Legion appears in an aspect ratio of approximately 2.40:1 on this single-sided, double-layered DVD; the image has been enhanced for 16X9 televisions. While not a bad SD-DVD presentation, the transfer was more erratic than I’d like.
Some of the inconsistencies came from sharpness. Parts of the movie exhibited good clarity and definition, but more than a few exceptions occurred, especially in wide shots. Those tended to suffer from notable jagged edges and some shimmering. Overall delineation was fairly good, but too many unattractive shots appeared.
Some light edge haloes occurred, and other forms of artifacting marred the presentation. I noticed a bit of mosquito noise, and the movie occasionally looked grainier than it should. Various print flaws were absent, however, as the film lacked specks, mars or other distractions.
To fit its apocalyptic setting, Legion went with a restricted palette most of the time. In essence, we got faded browns or chilly blue-greens; a few other tones emerged on occasion, but this usually remained a limited set of colors. Even given those restrictions, I wasn’t especially impressed by the hues. They seemed a bit messy and lacked great clarity.
Blacks were similarly erratic. Dark tones tended to be somewhat flat and inky, and shadows were up and down. Some low-light shots offered decent clarity, but many were rather dense and tough to discern. I found enough positives here to make this a “C” transfer, but the concerns made it inconsistent.
On the other hand, I couldn’t complain about the film’s Dolby Digital 5.1 soundtrack. As I expected, Legion offered a fairly dynamic soundfield that used the five channels in a satisfying manner. The action sequences were the most impressive, of course, especially when hordes attacked the folks in the diner. Gunfire and general mayhem swarmed the spectrum and added a lot of punch to the proceedings.
Audio quality was satisfying as well. Effects played the most prominent role. All sounded clear and accurate, and these elements offered nice low-end response; bass was consistently deep and firm. Music presented good range and clarity as well, and speech was crisp and concise. I felt pleased with this nice soundtrack.
Three featurettes show up here. Creating the Apocalypse goes for 23 minutes, 41 seconds and provides notes from special effects makeup creator Glenn Hetrick, director/co-writer Scott Stewart, 2nd unit director/stunt coordinator John Medlen, puppeteer Larry Odien, production designer Jeff Higinbotham, and actors Dennis Quaid, Doug Jones, Willa Holland, Adrianne Palicki, Jeanette Miller, Kate Walsh, Paul Bettany and Lucas Black. The show looks at stunts and various effects related to the “Ice Cream Man” and Gladys characters, and an animatronic baby. The concentration on technical areas makes this an interesting program, as we get good thoughts related to the subject matter.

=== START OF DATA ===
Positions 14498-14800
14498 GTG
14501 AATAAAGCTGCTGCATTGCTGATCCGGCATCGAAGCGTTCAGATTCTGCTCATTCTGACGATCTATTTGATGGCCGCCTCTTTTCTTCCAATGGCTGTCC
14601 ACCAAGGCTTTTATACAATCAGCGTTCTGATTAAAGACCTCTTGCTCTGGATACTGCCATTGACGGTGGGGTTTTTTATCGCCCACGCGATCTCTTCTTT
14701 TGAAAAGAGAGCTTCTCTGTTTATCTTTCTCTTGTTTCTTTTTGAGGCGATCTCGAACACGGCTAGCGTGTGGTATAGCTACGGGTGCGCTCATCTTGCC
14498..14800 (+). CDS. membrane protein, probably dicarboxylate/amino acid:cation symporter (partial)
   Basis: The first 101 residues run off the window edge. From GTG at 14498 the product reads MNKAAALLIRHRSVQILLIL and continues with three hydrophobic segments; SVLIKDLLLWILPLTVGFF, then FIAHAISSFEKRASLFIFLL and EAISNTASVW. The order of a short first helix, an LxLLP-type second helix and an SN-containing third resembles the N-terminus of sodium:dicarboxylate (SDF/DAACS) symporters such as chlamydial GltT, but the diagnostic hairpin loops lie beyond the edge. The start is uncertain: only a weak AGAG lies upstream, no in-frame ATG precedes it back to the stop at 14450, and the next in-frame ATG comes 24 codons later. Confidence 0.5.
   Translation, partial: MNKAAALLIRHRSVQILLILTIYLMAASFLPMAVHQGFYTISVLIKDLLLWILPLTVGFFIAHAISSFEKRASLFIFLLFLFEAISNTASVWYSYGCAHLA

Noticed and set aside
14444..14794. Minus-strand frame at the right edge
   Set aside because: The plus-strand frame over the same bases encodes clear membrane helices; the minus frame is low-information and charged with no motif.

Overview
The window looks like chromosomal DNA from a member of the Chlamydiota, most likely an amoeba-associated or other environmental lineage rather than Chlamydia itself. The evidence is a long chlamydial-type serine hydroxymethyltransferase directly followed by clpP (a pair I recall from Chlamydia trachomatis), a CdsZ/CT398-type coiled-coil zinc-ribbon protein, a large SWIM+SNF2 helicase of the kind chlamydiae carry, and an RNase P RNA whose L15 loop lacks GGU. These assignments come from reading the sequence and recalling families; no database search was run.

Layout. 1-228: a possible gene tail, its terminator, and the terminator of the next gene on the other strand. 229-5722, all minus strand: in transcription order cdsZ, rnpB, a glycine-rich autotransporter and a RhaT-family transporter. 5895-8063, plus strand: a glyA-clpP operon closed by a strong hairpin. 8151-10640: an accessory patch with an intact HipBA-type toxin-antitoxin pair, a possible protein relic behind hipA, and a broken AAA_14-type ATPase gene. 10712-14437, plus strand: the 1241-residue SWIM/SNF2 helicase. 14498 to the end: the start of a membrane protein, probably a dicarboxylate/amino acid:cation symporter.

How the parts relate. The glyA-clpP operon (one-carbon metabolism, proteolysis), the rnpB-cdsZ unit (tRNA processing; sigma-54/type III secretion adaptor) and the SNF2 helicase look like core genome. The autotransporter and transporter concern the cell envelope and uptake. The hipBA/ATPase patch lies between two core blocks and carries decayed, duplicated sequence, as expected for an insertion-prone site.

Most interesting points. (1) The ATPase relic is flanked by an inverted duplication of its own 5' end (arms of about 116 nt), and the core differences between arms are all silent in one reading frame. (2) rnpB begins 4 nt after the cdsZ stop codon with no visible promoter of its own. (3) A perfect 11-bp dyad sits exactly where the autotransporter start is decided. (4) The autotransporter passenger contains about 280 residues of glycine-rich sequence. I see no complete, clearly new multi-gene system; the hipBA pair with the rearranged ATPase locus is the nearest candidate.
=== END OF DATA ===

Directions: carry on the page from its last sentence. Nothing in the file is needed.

Humanity’s Last Line of Defense runs 11 minutes, 30 seconds and features Stewart, Walsh, Palicki, Quaid, Bettany, Black, Holland, and actors Charles Dutton and Tyrese Gibson. This one examines cast, characters and performances. Programs of this sort tend to be high on praise and low on content, and that proves true here. “Defense” lacks much substance and doesn’t give us much of interest.
Finally, From Pixels to Pictures fills 10 minutes, 55 seconds with remarks from Stewart, on-set visual effects supervisor Gray Marshall, and visual effects supervisor Joe Bauer. As expected, they dig into some of the movie’s visual effects. The piece acts as a good complement to "Apocalypse” and offers nice details about the film’s CG elements.
A few ads launch the disc. We get promos for The Runaways, Justified, Youth in Revolt and Unthinkable. Most of these also appear under Previews along with clips for Grown Ups, A Prophet (Un Prophete), Wild Things: Foursome, Shinjuku Incident, Chloe, Salt, Rescue Me, Harry Brown, The Road and 2012. No trailer for Legion shows up here.
I went into Legion with low expectations but discovered a pleasant surprise. Though the movie sags at times, it still offers enough good thrills and action to make it enjoyable. The DVD provides strong audio but comes with mediocre visuals and extras. While the DVD doesn’t dazzle, I think the movie is worth a look.